- Check all security settings and be certain they are set to “private.”
- Sometimes we take risks that we tell kids not to take.
Go through the last couple of weeks in your head. How many times did you set your phone down in a public place? Pickpockets are not just after purses and wallets anymore. Phones are just as valuable because they can contain financial information, password storage, pin numbers and more. There is such an easy fix for this. Activate the security features that are already built into your phone, so that others cannot access your personal or financial information.
And these security features are pretty good. Right now, the FBI is trying to break the security code on a phone owned by one of the terrorists in the San Bernadino killings and has not been able to do it. They are now seeking a court injunction ordering Apple to unlock that security in that phone.
If you store sensitive stuff on your computer (tax returns, financial records, etc.), you need to do two things:
- Make backups and store them somewhere else
- Learn how to encrypt those files
Never, never, never access any financial accounts on a public setting. And never access files on your computer that contain any personal or confidential information. You already know better, right?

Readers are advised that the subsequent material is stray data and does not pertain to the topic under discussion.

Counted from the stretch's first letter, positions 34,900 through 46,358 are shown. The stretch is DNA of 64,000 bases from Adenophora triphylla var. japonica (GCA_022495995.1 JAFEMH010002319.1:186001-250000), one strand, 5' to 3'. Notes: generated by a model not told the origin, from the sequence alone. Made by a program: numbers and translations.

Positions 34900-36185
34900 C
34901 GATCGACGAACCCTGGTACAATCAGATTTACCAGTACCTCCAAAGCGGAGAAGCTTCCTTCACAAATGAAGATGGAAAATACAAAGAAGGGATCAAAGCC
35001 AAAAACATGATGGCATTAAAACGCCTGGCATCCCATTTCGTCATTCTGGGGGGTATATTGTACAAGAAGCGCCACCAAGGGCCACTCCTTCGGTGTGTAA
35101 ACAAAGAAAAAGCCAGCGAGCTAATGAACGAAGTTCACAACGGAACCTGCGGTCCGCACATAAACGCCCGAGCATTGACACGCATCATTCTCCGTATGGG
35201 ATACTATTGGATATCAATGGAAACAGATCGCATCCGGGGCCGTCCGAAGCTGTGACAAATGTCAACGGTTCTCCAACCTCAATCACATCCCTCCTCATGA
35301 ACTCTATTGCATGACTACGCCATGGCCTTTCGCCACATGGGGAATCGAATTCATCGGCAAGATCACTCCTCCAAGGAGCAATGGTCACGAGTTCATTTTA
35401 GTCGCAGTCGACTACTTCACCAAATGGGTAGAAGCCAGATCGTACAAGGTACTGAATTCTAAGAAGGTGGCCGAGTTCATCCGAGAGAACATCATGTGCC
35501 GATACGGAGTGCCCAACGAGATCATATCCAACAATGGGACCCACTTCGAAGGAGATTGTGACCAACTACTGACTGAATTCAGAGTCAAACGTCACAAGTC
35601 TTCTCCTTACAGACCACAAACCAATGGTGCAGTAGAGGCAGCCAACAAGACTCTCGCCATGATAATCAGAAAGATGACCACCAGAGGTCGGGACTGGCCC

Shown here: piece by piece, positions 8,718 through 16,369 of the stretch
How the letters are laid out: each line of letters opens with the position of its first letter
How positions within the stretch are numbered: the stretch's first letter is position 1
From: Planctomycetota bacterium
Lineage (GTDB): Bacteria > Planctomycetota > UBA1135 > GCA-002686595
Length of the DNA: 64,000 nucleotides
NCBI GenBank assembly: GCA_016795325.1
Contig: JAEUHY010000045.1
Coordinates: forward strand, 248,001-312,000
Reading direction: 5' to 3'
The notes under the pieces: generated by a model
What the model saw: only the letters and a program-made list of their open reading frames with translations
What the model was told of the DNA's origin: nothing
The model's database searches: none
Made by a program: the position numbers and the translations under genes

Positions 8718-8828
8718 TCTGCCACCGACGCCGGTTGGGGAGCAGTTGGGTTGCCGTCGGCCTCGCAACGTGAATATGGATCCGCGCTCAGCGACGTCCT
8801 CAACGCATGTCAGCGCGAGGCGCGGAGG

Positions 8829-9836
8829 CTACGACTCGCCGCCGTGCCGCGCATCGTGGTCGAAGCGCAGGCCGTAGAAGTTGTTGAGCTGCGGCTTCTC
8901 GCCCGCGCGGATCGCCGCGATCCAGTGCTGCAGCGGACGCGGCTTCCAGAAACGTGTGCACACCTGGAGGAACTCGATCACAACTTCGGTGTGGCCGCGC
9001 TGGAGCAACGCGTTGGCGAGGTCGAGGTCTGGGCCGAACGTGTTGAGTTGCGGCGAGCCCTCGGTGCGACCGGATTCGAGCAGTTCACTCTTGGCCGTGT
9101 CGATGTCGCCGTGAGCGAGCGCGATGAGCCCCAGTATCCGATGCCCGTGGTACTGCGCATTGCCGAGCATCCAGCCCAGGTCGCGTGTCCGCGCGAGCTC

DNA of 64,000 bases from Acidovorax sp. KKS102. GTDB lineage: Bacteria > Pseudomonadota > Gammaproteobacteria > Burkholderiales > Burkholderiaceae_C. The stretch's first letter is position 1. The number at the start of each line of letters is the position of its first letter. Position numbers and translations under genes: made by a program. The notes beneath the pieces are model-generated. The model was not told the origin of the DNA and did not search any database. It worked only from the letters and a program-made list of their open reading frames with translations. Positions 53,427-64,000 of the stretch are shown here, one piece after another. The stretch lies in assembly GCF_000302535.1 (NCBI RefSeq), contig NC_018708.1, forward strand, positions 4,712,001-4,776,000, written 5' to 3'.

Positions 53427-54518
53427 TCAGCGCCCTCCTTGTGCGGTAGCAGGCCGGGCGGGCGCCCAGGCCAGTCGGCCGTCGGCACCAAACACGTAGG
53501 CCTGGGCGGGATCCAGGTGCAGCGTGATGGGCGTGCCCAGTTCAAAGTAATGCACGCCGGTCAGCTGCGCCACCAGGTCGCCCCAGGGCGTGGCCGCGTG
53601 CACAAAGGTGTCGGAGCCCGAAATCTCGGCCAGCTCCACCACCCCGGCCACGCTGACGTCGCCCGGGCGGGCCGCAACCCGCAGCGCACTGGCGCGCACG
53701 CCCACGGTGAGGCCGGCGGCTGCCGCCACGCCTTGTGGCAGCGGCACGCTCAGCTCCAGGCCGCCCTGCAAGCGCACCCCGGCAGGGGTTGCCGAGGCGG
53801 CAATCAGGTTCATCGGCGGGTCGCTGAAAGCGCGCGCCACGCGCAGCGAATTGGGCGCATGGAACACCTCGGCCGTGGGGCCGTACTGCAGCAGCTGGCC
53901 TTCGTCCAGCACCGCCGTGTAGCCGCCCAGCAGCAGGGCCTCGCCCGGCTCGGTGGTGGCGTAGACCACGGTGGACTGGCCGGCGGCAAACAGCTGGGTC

I have a new rule. If an online retailer will not take PayPal, they don’t get my business. Why? Because the retailer gets no information other than my name and shipping address. When I pay through PayPal, I am transferred to its site to complete my transaction. And, as soon as a transaction is completed through PayPal, I get an immediate email notification from them that the transaction has been made. Your bank and your credit card companies will not do this.
Here’s another rule. Stick to retailers you know. Those security emblems that are on retail sites can be faked. There is almost nothing that you cannot get from big box or reputable retailers today.
We all know about the Nigerians who have to get money out of the country and who are willing to share with you if you will just help. Or the lottery win from some overseas organization that picked your email randomly. You just have to send $400 for processing your winnings and transferring them to your bank.
Scammers are always coming up with new scenarios, and some are pretty ingenious. The only rule you need here is never to send money to someone you don’t know. And if I receive an email from someone I don’t know, I may open it, but I never access any link or download they give me – NEVER. That’s how they get in. Keep up on the latest scams.
Don’t open emails from the IRS or the FBI or even from your local police department – they don’t communicate via email.
This may be one of our biggest failings. We’re connected wirelessly through high speed and we just set out tablet or laptop down and figure it will go into sleep mode. Or we put it in sleep mode to save battery use. But it is still connected and that is an open invitation to hackers. Why give them an opportunity when you don’t have to?